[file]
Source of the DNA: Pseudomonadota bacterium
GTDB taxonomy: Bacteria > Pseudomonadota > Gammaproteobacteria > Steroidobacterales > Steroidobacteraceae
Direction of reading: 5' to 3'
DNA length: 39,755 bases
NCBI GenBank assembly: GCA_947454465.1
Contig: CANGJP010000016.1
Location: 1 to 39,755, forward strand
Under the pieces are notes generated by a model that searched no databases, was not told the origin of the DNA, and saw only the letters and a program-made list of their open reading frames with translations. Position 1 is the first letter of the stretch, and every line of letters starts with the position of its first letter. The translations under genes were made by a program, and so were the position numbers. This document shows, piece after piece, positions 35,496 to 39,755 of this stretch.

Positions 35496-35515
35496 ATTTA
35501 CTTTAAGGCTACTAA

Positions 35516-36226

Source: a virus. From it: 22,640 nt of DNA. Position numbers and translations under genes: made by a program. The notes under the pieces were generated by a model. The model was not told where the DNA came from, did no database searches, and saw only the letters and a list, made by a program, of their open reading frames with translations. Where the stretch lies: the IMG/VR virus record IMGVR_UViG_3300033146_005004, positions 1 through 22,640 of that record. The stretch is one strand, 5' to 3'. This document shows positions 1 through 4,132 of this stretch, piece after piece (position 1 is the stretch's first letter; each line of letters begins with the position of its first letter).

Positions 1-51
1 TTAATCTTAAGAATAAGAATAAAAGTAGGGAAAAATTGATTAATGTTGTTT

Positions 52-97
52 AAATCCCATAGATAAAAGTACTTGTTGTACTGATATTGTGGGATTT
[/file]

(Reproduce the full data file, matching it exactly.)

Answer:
Source of the DNA: Pseudomonadota bacterium
GTDB taxonomy: Bacteria > Pseudomonadota > Gammaproteobacteria > Steroidobacterales > Steroidobacteraceae
Direction of reading: 5' to 3'
DNA length: 39,755 bases
NCBI GenBank assembly: GCA_947454465.1
Contig: CANGJP010000016.1
Location: 1 to 39,755, forward strand
Under the pieces are notes generated by a model that searched no databases, was not told the origin of the DNA, and saw only the letters and a program-made list of their open reading frames with translations. Position 1 is the first letter of the stretch, and every line of letters starts with the position of its first letter. The translations under genes were made by a program, and so were the position numbers. This document shows, piece after piece, positions 35,496 to 39,755 of this stretch.

Positions 35496-35515
35496 ATTTA
35501 CTTTAAGGCTACTAA

Positions 35516-36226

Source: a virus. From it: 22,640 nt of DNA. Position numbers and translations under genes: made by a program. The notes under the pieces were generated by a model. The model was not told where the DNA came from, did no database searches, and saw only the letters and a list, made by a program, of their open reading frames with translations. Where the stretch lies: the IMG/VR virus record IMGVR_UViG_3300033146_005004, positions 1 through 22,640 of that record. The stretch is one strand, 5' to 3'. This document shows positions 1 through 4,132 of this stretch, piece after piece (position 1 is the stretch's first letter; each line of letters begins with the position of its first letter).

Positions 1-51
1 TTAATCTTAAGAATAAGAATAAAAGTAGGGAAAAATTGATTAATGTTGTTT

Positions 52-97
52 AAATCCCATAGATAAAAGTACTTGTTGTACTGATATTGTGGGATTT